The libopus reference library has been ported to both C# and Java as part of a project called Concentus. These ports sacrifice performance for the sake of being easily integrated into cross-platform applications.
Operating system support
Most end-user software relies on multimedia frameworks provided by the operating system. Native Opus codec support is implemented in most major multimedia frameworks for Unix-like operating systems, including GStreamer, FFmpeg, and Libav libraries.
Google added native support for Opus audio playback in Android 5.0 "Lollipop". The support was limited, however, to Opus audio encapsulated in Matroska containers, such as
.webm files. Android 6.0 "Marshmallow" and Android 7.0 "Nougat" added support for Opus audio encapsulated in Ogg containers.
Due to the addition of WebRTC support in Apple's WebKit rendering engine, macOS High Sierra and iOS 11 come with native playback support for Opus audio encapsulated in Core Audio Format containers.
On Windows 10, Microsoft provides native support for Opus audio encapsulated in Matroska and WebM files for Windows 10 Anniversary Update (1607) devices. Support for Opus audio encapsulated in Ogg containers is available with Web Media Extensions, a pre-installed add-on for Windows 10 Fall Creators Update (1709) devices. On Windows 8.1 and older, third-party decoders, such as LAV Filters, are available to provide limited support.
|Microsoft Windows||macOS||Linux||Android OS||iOS|
(Limited file extension recognition)
(Limited container support)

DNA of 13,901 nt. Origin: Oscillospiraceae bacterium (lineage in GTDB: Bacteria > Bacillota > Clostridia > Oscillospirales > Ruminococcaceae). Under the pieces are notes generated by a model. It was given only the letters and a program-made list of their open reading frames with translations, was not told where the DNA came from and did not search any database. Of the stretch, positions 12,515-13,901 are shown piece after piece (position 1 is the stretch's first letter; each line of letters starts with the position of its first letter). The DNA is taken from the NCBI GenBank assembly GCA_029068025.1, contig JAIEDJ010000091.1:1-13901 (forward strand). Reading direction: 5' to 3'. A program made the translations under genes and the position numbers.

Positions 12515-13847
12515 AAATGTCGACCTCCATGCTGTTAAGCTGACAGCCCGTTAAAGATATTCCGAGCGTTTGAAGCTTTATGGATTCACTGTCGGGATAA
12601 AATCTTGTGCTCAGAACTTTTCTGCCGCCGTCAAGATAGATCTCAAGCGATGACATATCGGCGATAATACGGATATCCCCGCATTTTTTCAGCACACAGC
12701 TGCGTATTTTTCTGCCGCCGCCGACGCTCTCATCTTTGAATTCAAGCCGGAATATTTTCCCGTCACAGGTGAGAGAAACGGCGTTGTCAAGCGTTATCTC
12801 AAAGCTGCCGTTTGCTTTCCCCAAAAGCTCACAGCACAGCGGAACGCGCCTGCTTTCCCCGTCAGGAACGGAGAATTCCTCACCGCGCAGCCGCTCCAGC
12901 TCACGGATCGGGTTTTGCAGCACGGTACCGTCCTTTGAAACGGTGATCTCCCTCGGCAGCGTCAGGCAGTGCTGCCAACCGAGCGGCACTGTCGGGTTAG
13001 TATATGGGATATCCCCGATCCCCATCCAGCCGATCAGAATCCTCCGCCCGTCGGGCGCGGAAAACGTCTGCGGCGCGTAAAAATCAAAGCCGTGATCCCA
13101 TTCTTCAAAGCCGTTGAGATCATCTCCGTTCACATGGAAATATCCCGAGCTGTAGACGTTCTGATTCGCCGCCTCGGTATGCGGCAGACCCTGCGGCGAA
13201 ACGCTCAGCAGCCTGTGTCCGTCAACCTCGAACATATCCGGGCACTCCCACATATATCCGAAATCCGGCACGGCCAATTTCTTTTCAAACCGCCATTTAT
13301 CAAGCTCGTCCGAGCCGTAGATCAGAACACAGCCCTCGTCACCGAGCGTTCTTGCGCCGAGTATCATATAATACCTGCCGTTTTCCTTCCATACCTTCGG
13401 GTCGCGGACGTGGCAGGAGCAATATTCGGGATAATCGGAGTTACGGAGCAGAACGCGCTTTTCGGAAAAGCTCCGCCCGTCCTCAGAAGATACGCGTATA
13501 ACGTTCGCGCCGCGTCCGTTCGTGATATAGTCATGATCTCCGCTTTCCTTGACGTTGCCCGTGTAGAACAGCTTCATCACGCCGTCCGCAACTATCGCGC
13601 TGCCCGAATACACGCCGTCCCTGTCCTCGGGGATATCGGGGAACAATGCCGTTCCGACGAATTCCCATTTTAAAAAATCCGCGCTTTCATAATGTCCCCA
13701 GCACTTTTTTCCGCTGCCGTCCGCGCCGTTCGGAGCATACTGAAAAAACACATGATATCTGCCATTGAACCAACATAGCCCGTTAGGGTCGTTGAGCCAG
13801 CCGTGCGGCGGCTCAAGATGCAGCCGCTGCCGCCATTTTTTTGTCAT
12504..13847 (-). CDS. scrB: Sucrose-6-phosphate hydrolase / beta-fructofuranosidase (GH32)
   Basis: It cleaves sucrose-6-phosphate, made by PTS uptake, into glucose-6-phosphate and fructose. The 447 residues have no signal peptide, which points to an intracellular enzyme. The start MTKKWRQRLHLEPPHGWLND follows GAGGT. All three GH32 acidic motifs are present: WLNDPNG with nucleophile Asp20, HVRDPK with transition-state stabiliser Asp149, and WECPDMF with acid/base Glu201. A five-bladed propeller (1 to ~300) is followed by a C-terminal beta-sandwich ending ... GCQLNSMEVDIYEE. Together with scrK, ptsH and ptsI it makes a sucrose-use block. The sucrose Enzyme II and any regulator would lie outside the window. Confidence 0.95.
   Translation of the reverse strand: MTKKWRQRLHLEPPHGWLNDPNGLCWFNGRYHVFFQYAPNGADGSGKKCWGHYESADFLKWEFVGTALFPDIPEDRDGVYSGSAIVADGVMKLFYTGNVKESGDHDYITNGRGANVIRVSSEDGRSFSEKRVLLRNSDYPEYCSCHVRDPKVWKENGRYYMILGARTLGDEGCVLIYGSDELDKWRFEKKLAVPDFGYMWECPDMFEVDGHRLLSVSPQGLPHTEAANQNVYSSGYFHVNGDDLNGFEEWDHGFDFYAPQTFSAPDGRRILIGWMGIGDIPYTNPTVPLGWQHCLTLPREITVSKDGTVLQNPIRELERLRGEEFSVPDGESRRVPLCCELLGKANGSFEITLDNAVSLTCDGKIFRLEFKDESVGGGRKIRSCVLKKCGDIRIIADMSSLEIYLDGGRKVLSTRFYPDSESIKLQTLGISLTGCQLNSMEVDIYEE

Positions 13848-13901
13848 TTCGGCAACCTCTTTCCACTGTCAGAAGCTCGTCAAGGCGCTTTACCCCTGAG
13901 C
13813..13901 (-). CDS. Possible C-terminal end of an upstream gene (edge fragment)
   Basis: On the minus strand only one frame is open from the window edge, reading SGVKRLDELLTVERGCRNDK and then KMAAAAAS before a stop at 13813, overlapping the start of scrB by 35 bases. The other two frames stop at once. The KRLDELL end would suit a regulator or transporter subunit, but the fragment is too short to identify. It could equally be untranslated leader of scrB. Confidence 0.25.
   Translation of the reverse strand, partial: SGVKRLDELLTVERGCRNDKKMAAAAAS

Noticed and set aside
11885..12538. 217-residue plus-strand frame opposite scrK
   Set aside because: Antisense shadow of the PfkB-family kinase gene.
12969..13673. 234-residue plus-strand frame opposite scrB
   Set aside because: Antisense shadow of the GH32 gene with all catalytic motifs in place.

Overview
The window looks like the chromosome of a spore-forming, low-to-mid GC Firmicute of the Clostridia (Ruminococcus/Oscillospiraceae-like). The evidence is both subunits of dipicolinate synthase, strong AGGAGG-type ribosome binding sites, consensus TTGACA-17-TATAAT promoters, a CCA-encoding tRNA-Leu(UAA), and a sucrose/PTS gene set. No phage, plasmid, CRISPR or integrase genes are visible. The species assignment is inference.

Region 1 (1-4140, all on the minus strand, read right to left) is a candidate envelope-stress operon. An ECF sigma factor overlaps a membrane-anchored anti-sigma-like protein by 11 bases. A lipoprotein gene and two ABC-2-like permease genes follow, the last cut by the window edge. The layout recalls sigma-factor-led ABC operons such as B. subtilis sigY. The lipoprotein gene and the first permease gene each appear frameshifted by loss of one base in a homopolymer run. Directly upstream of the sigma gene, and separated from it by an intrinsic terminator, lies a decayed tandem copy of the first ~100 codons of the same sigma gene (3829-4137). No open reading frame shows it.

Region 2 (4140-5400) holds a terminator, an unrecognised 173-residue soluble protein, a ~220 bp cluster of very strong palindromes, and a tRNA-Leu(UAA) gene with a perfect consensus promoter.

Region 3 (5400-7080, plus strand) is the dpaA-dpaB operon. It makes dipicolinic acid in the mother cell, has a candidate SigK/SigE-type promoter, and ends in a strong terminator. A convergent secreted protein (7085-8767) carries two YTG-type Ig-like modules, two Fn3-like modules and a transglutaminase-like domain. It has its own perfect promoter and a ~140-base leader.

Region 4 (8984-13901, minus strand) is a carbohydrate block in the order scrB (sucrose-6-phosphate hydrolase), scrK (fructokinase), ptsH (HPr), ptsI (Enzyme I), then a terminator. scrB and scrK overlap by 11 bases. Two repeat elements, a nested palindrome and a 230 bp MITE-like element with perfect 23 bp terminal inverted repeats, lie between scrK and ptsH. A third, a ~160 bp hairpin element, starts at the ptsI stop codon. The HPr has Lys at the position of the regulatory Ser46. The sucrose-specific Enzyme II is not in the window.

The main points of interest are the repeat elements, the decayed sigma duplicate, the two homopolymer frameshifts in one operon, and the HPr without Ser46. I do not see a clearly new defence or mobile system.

(Limited file extension recognition)
(Limited container support)
|Container support||On Windows 10 Anniversary Update (1607):
WebM (.webm is not recognised; requires pseudo extension)
Matroska (.mka, .mkv)
On Windows 10 October 2018 Update (1809):
|On macOS High Sierra:
Core Audio Format (.caf)
Matroska (.mka, .mkv)
|On Android 5:
Matroska (.mka, .mkv)
|On iOS 11: |
Core Audio Format (.caf)
|Notes||On Windows 10:
- On Anniversary Update (1607), limited support is available in Microsoft Edge (via MSE only) and Universal Windows Platform apps. Windows Media Player does not support Ogg; only WebM and Matroska.
- On April 2018 Update (1803) with Web Media Extensions preinstalled, Microsoft Edge (EdgeHTML 17) supports Opus audio embedded in <audio> tags.
- The filename extension .opus is not recognised. (substitute with a pseudo file extension such as .m4a)
|Only Opus audio in a CAF container is supported.||–||- As of Android 9, the filename extension .opus is not recognised. (substitute with a pseudo file extension such as .ogg or .m4a)
- As of September 2018, .opus files are recognised on LineageOS 14.1 and newer.
|Only Opus audio in a CAF container is supported.|
Media player support